What Is A Good Activated Carbon?
I'm not going to recommend one brand over another. I will however tell you what I personally look for after having used AC for years in all of my aquariums. The first thing I look at is the particle size. Too small (less then 2 mm) in size should be used with a media bag of some sort, otherwise the small particles will be all over your sump or aquarium. I use AC in my media reactors (TLF phosban reactors). I usually buy acid washed (hydrochloric acid washed) carbon because it has the smallest amount of phosphate and it has the smallest effect on pH. I've used both pellets and granules and both work well. The pellets allow for better flow through the reactors but the granules supposedly have more surface area making them last longer.
When comparing multiple brands of activated carbon you'll want to compare weight for a given volume. The lighter the AC, the more porous and the better it will be. The lighter acid washed carbons are more expensive too. There are some good videos on youtube that will show how effective one type or brand of AC is over another. Research them before buying because some brands/types are significantly better than others.
How Long Does Activated Carbon Last or Remain Useful?
This is probably the hottest topic and most often debated when it comes to the use of AC. Some think it lasts only a few days while others think it lasts months. To me though, it really depends on the application. The dirtier the water the less the lifespan of the AC will be. Each aquarium is going to be different. If you have a reef tank full of corals there is a constant release of biochemicals by the corals (allelopathy) that can have an adverse effect on the other corals in the tank. The same goes for macro algae. Macro algae can release biochemicals that can have a negative effect on corals too and running activated carbon can help diminish this effect. There are several good articles on google scholar on this topic.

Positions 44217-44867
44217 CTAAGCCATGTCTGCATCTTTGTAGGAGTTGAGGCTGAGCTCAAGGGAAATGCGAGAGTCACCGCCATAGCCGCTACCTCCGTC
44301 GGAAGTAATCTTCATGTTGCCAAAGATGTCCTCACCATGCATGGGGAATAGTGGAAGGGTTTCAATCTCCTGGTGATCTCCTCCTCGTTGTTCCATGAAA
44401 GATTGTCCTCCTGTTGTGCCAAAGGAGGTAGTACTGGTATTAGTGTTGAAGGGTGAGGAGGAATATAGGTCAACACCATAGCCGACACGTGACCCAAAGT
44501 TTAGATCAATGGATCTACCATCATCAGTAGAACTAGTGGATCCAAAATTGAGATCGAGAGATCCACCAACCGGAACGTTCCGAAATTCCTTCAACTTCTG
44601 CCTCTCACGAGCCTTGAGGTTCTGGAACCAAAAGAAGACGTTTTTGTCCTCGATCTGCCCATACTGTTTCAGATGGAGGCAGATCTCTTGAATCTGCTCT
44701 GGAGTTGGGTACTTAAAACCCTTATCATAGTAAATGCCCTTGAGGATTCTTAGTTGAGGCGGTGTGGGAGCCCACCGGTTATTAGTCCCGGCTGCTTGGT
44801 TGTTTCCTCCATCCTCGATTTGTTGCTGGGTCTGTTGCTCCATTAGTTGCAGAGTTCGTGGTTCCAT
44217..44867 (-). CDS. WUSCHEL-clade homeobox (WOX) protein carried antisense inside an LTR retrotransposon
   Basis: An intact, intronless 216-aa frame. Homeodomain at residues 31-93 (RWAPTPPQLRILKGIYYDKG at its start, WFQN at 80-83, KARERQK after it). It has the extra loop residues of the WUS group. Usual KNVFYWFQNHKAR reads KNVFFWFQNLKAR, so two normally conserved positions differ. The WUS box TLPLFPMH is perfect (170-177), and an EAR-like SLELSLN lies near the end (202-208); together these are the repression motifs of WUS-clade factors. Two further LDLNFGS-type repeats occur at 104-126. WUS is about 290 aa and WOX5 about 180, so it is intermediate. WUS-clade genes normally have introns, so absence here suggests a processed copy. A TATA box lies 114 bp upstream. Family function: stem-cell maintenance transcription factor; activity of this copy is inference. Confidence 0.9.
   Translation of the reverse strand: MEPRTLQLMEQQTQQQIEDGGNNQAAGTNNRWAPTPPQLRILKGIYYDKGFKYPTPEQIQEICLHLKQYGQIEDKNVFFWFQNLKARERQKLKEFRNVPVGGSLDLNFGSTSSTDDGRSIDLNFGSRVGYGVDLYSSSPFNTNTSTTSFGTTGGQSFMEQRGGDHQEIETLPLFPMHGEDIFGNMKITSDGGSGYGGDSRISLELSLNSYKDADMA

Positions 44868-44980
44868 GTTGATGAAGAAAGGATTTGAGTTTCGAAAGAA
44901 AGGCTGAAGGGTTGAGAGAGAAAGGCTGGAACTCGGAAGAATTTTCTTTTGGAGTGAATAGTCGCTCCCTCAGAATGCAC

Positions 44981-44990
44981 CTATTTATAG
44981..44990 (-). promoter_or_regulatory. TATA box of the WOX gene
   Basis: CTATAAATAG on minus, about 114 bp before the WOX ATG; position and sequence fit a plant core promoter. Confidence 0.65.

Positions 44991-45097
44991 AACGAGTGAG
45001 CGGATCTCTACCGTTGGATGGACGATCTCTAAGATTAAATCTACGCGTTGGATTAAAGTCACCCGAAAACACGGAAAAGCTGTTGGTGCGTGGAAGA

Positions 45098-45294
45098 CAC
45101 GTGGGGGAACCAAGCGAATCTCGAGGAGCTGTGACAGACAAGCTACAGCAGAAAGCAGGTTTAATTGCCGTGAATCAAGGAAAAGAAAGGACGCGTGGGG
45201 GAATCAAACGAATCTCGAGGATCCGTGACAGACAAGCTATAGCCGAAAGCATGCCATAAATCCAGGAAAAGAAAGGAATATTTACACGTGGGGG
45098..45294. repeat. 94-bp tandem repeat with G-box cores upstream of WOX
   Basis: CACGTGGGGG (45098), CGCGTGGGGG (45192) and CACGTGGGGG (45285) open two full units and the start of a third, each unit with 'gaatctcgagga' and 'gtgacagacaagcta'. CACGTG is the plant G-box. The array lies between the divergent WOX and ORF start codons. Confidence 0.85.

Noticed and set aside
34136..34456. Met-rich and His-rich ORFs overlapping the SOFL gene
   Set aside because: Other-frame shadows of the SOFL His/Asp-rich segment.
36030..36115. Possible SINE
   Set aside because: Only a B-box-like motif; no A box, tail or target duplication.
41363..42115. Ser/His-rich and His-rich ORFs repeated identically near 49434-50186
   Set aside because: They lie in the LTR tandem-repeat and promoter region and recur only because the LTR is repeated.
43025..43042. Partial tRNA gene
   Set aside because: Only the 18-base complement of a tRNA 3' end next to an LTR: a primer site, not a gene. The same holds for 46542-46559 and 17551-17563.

I'm not a chemist and I don't have the testing equipment available that would allow me to determine if the activated carbon is still working after a given period of time. I would recommend changing out the AC after using it for a few weeks for most tanks but it totally depends on the bio load in your tank. The lighter the bio load the longer the AC is going to last. If you leave it in the filter too long all the pores eventually become clogged and it then becomes more of a bio filter because bacteria will start growing on the carbon.
The Negatives of Using Activated Carbon
As mentioned already, AC doesn't necessarily discriminate when removing compounds from the water column. If you're using plant fertilizers while running AC in your filter, the AC may be removing the fertilizers before the plants get the full benefit from them. Same goes for using saltwater aquarium supplements.